<p>To reproduce, moss unite their sperm and egg, forming a cell that grows into a stalk tipped with a capsule (seen here in cross section). Spores mature within this capsule, which then bursts and lets the spores drift away.</p>

To reproduce, moss unite their sperm and egg, forming a cell that grows into a stalk tipped with a capsule (seen here in cross section). Spores mature within this capsule, which then bursts and lets the spores drift away.

Photograph by Marek Mis, SCIENCE SOURCE

See the Plant Kingdom's Hidden Microscopic Wonders

It's not easy being green; on a cellular level, our leafy brethren are staggeringly complex.

Day to day, it might be tempting to take plants for granted. But you'd do so at your peril; our leafy brethren are staggeringly complex, as revealed when they're put under the microscope.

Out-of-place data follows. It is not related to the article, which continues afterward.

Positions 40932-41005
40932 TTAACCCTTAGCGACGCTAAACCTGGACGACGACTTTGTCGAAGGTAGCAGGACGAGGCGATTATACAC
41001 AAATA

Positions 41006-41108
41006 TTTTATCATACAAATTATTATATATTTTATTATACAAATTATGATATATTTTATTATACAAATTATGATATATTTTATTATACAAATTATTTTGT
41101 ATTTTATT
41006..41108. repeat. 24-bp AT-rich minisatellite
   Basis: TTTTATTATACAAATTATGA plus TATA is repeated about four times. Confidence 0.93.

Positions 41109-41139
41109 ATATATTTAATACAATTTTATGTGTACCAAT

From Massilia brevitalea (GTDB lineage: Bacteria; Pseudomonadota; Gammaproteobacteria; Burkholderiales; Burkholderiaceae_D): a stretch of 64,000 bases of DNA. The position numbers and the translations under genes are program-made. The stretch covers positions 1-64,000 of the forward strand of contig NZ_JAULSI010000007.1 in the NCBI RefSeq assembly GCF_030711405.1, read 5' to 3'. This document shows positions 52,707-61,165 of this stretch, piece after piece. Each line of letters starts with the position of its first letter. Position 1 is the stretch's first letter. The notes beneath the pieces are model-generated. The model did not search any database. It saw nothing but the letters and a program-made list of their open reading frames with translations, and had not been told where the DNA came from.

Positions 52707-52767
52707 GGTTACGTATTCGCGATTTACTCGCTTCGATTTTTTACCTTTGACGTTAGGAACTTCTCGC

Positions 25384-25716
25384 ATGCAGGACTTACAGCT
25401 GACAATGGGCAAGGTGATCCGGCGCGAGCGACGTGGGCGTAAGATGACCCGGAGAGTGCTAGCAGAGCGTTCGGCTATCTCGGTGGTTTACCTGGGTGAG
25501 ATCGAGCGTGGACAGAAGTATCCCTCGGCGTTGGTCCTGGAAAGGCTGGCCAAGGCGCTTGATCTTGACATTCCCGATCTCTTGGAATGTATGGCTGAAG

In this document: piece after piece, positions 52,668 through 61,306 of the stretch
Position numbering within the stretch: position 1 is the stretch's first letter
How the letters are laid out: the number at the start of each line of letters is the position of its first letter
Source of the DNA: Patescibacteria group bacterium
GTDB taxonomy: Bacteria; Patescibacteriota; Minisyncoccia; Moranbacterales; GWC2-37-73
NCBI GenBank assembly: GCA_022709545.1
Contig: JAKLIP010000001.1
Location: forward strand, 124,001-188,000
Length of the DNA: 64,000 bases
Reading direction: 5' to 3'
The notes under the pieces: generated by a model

To give their progeny a shot, some plants get unwitting animals to act as taxis for their pollen or seeds. Plants can't get up and move to avoid their herbivorous predators, so they hunker down and fight, deploying a mind-boggling arsenal of toxins and irritants that we humans mistake as flavors. And some plants even turn the tables, using acid baths or trigger-haired cages to prey on animals.

Most impressive of all, plants have figured out how to eat sunlight. For billions of years, plants have harnessed the power of the sun to transmogrify carbon dioxide and water into the sugars and oxygen that fuel their growth and reproduction. Through this process, photosynthetic life also returns more than a hundred billion net tons of carbon compounds to the planet-wide system and generates a full 40 percent of the precipitation that falls on land.

So, the next time you take a bite out of a salad, remember this: It's not that easy being green.

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